Grammatical sketch of Teotepec Chatino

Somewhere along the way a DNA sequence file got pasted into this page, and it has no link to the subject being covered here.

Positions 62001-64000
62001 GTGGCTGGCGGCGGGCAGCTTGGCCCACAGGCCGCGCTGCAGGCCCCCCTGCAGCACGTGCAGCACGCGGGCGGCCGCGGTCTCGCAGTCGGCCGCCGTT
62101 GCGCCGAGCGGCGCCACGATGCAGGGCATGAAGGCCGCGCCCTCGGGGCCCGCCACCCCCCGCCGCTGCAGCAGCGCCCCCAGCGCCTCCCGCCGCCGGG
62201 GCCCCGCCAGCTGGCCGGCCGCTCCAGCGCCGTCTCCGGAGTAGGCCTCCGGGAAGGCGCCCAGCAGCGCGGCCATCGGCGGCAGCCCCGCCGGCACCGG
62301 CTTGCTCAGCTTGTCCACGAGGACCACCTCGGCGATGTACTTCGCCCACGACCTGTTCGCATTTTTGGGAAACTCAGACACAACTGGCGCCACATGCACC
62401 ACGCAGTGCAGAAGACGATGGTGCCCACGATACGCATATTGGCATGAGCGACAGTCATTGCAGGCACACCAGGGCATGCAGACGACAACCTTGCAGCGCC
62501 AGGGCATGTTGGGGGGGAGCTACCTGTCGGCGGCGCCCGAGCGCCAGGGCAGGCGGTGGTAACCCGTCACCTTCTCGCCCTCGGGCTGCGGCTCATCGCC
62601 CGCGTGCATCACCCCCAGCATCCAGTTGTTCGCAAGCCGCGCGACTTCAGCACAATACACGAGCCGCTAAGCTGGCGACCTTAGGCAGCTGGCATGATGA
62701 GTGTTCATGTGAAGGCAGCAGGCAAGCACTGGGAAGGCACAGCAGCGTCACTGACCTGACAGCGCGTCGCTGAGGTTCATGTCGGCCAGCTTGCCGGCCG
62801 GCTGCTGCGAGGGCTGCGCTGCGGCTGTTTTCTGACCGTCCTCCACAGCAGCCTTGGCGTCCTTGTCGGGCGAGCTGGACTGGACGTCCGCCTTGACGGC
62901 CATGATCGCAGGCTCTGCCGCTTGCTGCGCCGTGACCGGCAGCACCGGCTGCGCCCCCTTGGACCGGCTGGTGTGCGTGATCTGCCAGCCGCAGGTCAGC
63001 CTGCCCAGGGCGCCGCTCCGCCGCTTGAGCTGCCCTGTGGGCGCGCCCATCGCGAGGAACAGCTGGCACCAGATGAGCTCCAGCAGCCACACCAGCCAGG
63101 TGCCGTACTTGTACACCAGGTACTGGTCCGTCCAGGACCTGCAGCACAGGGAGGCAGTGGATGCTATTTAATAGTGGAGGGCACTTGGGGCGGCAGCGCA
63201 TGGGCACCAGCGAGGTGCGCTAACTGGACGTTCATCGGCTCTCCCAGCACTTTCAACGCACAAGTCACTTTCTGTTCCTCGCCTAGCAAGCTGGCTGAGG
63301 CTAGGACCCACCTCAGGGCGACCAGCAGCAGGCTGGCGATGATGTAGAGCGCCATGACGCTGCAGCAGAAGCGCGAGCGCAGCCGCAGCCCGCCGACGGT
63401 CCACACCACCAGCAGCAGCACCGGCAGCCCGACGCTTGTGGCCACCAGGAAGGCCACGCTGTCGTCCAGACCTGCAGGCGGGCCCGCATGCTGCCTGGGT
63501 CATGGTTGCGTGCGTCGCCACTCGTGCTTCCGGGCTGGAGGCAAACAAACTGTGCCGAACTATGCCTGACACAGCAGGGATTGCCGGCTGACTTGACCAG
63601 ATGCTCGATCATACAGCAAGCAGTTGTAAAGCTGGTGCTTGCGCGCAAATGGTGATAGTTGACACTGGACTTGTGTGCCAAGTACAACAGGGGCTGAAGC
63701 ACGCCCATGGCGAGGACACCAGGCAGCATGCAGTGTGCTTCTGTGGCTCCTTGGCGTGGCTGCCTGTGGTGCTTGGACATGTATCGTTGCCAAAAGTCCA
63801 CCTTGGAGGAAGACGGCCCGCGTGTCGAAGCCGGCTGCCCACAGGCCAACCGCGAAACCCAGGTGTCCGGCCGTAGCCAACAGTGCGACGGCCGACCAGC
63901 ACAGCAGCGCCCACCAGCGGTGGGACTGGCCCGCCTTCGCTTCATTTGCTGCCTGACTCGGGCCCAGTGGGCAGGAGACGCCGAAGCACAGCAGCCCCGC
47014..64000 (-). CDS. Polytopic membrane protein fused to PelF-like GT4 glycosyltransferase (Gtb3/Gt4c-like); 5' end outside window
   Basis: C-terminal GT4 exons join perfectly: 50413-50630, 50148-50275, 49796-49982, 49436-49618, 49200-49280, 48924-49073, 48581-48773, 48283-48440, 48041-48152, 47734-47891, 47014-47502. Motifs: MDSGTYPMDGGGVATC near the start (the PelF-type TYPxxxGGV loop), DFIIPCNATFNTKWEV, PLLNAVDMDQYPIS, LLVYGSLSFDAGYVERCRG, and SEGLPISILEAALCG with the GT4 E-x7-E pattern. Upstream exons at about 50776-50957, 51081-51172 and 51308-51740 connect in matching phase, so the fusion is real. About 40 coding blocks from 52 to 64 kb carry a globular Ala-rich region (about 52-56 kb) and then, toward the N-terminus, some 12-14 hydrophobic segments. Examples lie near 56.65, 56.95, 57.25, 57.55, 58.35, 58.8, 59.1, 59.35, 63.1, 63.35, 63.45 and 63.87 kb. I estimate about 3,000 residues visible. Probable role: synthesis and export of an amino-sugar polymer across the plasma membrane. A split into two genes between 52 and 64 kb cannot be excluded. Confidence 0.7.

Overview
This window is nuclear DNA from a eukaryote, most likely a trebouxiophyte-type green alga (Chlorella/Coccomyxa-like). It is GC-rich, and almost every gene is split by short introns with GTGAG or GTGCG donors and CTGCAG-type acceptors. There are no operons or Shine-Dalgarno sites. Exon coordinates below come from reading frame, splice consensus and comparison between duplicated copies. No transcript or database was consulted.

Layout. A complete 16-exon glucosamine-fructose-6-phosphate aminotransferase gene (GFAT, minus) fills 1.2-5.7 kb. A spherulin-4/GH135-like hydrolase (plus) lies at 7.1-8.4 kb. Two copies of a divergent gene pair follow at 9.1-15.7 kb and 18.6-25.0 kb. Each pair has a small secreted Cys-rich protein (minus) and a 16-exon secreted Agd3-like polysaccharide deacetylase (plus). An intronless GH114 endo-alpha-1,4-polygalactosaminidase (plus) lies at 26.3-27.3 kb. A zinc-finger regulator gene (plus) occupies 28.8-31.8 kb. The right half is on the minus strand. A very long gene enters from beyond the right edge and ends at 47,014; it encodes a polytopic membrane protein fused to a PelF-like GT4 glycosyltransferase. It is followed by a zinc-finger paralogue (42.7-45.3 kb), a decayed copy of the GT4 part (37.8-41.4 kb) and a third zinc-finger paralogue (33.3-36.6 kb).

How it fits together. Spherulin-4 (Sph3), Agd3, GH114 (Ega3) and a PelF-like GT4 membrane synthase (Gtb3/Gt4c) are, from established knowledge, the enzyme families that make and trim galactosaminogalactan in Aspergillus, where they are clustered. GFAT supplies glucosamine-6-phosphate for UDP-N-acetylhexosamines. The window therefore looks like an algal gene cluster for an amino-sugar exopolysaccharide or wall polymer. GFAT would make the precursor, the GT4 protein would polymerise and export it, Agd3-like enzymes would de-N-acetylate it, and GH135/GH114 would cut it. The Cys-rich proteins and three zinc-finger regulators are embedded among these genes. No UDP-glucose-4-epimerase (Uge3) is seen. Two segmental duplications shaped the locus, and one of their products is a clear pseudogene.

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Teotepec Chatino is a Zapotecan language of the Otomanguean stock, spoken in the Southeastern Sierra Madre, in the state of Oaxaca, Mexico. Although other varieties of the Chatino language family have been described - Panixtlahuaca (Pride, 1963; Pride and Pride, 2004), Yaitepec (Rasch, 2002), Quiahije (Cruz, E, 2004; Cruz, E. et al., 2008), Tataltepec (Pride and Pride, 1970; Pride, 1984), Zacatepec (Villard, 2008), Zenzontepec (Campbell, 2009; Carleton, 2000) - there are no previous descriptions of Teotepec Chatino. Among the many interesting features of Teotepec Chatino is an inventory of twelve lexical tones. These tones distinguish between lexical items and have grammatical func- tions. The basic word order is VSO, however the language exhibits the alternative orders of SVO and OVS. These orders have specific semantic and pragmatic functions. The language has aspectual prefixes and some derivational patterns. There is verbal and nominal com- pounding which plays an important role in the formation of complex concepts. Animate direct objects are optionally marked by 7įᴿ ‘to’. The presence or absence of this marker with nominal constituents encodes whether an object is alienably or inalienably possessed. Teotepec Chatino has a vigesimal number system - a common areal feature of other languages in the region. There is a complex set of motion verbs that encode spatial orientation and reference. There are several constructions that result in complex sentences. These include relative clauses, complement clauses, adverbial clauses and conjunctions. There are a number of interesting temporal adverbs that are used to define different time events. The description and analysis of these aspects of Teotepec Chatino is based on data gathered through elicitation and oral texts. This work is a preliminary sketch of the language and should not be considered exhaustive.